This blog is about my garden located in Melbourne, Australia, where summer heat and long periods without rain can make gardening a challenge. It is the gateway to a series of my blogs showing you how I deal with these conditions....John Ashworth 22/04/2017.
I grow flowering herbs because of their ability to attract beneficial insects to my garden. Bees are particularly important and many of the herbs I grow are excellent bee magnets.
I need bees to pollinate my fruiting trees and vegetables, and when they areabsent there are severely reduced fruit harvests or in some cases no harvest at all. (as I found to my cost when my apples failed to set fruit last year even though theyproduced loads of blossom).
Bees are not the only pollinators of course, and I try to grow a wide ranging variety of flowering plants to keep them all coming.
Herbs and other flowering plants attract predatory insects and insect eating birds, who keep insect pests under control as well as helping to pollinate flowering plants.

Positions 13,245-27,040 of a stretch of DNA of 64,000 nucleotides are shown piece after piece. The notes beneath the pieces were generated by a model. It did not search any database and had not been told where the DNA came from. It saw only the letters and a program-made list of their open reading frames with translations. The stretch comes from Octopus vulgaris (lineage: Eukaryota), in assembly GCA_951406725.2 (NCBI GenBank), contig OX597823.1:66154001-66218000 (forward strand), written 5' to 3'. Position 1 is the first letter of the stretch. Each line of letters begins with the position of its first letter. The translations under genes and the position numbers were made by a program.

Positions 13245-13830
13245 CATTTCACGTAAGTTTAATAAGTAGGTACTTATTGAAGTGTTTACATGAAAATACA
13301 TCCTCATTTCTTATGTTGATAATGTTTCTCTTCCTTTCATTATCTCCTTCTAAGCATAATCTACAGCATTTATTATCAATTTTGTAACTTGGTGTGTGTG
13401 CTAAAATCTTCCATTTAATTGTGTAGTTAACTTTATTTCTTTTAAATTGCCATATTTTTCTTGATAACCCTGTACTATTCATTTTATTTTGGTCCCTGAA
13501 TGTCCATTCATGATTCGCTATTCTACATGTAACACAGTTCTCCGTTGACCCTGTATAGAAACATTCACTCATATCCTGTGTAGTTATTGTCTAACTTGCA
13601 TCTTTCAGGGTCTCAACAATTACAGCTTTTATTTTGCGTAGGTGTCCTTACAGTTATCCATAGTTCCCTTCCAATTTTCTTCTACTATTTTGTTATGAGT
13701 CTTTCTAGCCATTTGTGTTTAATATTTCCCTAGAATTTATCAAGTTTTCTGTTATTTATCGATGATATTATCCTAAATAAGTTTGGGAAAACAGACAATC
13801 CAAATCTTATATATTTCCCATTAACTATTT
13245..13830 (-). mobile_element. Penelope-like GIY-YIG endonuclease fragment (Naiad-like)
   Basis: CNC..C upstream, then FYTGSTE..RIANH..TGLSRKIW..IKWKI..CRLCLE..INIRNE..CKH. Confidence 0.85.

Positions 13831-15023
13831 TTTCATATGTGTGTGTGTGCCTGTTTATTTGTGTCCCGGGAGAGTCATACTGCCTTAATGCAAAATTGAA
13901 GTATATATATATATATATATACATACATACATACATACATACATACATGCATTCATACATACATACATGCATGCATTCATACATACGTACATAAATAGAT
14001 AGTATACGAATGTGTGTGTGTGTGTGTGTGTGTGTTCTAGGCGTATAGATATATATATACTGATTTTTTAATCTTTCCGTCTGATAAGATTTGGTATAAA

The links above connect to my blog on Growing Organic Herbs, it contains a comprehensive database, which shows how I grow herbs in my small suburban garden.
I usually grow herbs in my raised beds alongside fruit trees, where their ability to attract pollinators is put to best use. However some herbs (like Sweet Basil for example) are best grown in Ecobeds as companion plants.
Good companion plantings promote vigour and good health in both partners, but not all plants are good companions, and its worth checking this out before you commit to planting them.You can find a list of good companions in most pages of my herb database.
For megrowing herbs is more to do with replicating nature in my garden and keeping the creatures therein balance, rather than growing them for culinary purposes (although we do a bit of that too). It all seems to be working quite nicely.